A new kind of chamber concert experience is coming to Burlington and Waterbury this month. With the launch of the TURNmusic series, casual and fanatic music fans alike will be able to experience classical chamber music infused with modern composition and current trends, ranging from acoustic folk to electronica.
Anne Decker, 39, the visionary behind the series, says the program seeks to define itself by quality, not genre. She says the goal of TURNmusic is to "create a series of music events that I would want to attend and that I want my friends to attend."
Decker, who directs the orchestra programs at U-32 middle and high schools in East Montpelier, has been a chamber music enthusiast and performer all her life. After graduating from Western Michigan University with a degree in music education, she earned a master's of music in orchestral conducting from Illinois State University. Decker is trained in flute and piano but works professionally as a conductor.
After 12 years with the Vermont Youth Orchestra, she struck out on her own in 2012.
"I just started dreaming and creating and listening to new music and realized, Why not go for it and do this thing as a professional?" she explains. "I had relationships with potential sponsors and I just felt like I should go for it."
That meant acquiring a fiscal agent and nailing down a slate of talented and reputable performers for the first series, as well as securing performance venues. Even so, TURNmusic is essentially a one-woman production.
"It is all me," Decker says, noting that she works through the nonprofit Lake Champlain Chamber Music Festival so she doesn't have to apply for nonprofit status herself. "They are the nonprofit and all money funnels through them, and they help manage the financial piece," she says.
TURN's first series has a singer-songwriter focus and begins this month with concerts on Wednesday, July 9, at ArtsRiot in Burlington and Friday, July 18, at the Green Mountain Club in Waterbury. Both events will feature performers Mary Rowell, Laura Markowitz, John Dunlop, Evan Premo, Dan Liptak, Hilary Goldblatt, Colin McCaffrey, Parker Shper, Lloyd Dugger, Nicola Cannizzaro and Decker. Composers will include Julia Wolfe, Nico Muhly, Colin McCaffrey, Sarah Kirkland Snider, David Biedenbender, Missy Mazzoli, Judd Greenstein and Jason Treuting.
Three concerts will follow, including an undetermined fall date and ones in February and April 2015.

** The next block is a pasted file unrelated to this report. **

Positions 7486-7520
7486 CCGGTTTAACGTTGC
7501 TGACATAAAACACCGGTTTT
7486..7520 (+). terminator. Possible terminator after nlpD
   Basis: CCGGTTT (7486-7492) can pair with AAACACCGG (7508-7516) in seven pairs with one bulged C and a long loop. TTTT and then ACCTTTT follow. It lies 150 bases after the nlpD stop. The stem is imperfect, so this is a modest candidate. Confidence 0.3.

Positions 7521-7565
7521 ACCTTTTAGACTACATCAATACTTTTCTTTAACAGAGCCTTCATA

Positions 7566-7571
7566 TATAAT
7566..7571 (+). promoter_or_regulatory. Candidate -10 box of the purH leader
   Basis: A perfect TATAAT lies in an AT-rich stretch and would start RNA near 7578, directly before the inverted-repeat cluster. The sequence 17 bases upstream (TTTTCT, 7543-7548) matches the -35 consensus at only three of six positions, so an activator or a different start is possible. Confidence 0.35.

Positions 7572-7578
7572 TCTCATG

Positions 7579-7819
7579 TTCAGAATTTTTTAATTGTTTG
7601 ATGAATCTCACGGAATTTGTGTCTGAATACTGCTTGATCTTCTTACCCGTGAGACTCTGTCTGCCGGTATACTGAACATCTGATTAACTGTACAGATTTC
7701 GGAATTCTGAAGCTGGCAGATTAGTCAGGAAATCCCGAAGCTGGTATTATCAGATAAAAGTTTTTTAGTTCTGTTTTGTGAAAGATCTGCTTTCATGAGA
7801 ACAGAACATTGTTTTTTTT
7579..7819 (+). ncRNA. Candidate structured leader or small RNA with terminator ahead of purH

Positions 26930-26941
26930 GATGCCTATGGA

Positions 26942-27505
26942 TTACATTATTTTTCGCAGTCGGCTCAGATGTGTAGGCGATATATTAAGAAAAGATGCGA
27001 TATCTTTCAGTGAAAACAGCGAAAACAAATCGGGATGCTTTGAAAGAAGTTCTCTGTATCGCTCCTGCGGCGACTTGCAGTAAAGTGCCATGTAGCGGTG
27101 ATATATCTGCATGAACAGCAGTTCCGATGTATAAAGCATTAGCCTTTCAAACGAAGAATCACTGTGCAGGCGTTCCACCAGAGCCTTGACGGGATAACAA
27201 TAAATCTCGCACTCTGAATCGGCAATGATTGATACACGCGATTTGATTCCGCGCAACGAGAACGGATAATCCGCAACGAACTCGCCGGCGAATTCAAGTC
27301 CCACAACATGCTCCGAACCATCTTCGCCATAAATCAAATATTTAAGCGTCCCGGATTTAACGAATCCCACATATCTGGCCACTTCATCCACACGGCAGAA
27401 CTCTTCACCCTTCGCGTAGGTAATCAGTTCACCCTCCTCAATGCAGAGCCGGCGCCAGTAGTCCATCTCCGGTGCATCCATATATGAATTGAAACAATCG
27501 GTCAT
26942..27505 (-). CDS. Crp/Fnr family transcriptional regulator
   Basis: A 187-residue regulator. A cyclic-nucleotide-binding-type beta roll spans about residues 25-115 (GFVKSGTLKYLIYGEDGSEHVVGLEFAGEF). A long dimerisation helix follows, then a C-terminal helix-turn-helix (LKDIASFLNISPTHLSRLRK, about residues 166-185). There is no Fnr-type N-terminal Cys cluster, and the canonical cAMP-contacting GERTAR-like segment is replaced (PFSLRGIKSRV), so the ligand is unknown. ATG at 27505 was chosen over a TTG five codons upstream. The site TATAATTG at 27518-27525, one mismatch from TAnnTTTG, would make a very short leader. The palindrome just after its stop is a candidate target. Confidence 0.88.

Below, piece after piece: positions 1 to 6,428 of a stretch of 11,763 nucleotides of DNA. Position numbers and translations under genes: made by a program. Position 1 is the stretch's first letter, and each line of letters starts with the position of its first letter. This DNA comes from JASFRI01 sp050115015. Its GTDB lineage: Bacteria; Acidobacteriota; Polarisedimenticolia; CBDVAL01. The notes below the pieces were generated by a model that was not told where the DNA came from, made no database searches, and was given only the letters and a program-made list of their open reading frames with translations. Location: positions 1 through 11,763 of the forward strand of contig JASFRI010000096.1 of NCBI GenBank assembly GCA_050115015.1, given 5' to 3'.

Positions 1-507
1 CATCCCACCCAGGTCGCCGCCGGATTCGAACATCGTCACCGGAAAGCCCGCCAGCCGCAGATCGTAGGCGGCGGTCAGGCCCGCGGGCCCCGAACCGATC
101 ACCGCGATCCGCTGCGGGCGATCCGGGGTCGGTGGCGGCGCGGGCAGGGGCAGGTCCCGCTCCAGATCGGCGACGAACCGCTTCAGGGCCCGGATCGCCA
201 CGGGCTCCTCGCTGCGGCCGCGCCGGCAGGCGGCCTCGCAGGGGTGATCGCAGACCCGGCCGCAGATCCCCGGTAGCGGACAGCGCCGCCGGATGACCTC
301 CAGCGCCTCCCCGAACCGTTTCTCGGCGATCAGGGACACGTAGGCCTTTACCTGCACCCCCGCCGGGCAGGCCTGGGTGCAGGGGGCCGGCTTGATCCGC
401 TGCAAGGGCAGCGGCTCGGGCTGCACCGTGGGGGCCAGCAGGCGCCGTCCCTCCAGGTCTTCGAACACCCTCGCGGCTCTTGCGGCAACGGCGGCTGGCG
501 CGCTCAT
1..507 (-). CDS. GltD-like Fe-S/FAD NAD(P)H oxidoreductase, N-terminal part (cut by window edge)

Decker says that any modern-music fans who might be skeptical about the assumed formality of "chamber music" should not worry.
"Being in a band is chamber music, one could say," she offers. "Chamber music just means a small group of people. It trends classical but doesn't have to be."
Violinist Mary Rowell notes that the reverse fear — that the music will not have value to those who do seek tradition — can also be true.
"The term 'new music' can be off-putting to many people in terms of 'classical' music," says Rowell. "Ultimately, there is nothing new being done but only expanded upon with the advance of technology and experience."
With those views in mind, TURN will strive to incorporate fresh themes, sounds and technologies in its ensemble programs, Decker says.
"[For] my fall program, I'm hoping to be electronically focused," she adds. "There are some programs out there with DJ collaboration. I'm really interested in people who are doing live DJing and composing on the spot."
Decker would also like to spotlight young composers. Her April 2015 program may focus on collegiate composers.
"I haven't seen anything like that done," she says. "So I think it would be interesting to give focus to what college students, who are about to go out and be professionals, are doing."
In addition to offering a blend of old and new musical styles, TURN is looking at atypical venues. Chamber music concerts are typically held in concert halls, schools and churches, which have built-in stages and, generally, high-quality acoustics and generous seating for audiences. Decker is rejecting those locations in favor of relaxed locales where listeners can come to unwind.
"It's a big part of my model," she says.
Vermont presents many opportunities for experiencing quality chamber music that is still contemporary and informal, Decker believes.
"There's a lot of classical music going on, but it feels a little bit of the same. I think it's time to bring more people into concert music, and I think this is the place to do it," she says, referring to Vermont. "I think this is a place where people are going to want to come with their friends and see some really great music. So I'm really hoping for a new demographic to try it out."
Future directions of TURNmusic may include collaborating with a dance group or expanding the music into a festival-length production. Any changes in content, sound or approach will certainly suit the intent behind the series' name.
"TURN," Decker says, can apply "to music constantly turning and constantly in motion."
The name also has a personal resonance, she acknowledges.
"When I was brainstorming, 'turn' just kept popping up. First turn, right turn ... it was a little bit of my life: a turning point for me. I'm really taking a risk," Decker says.
With the launch of this music series — old and new, composed and off-the-cuff — she hopes that Vermonters will take their own risks and allow TURNmusic to expand their musical palettes.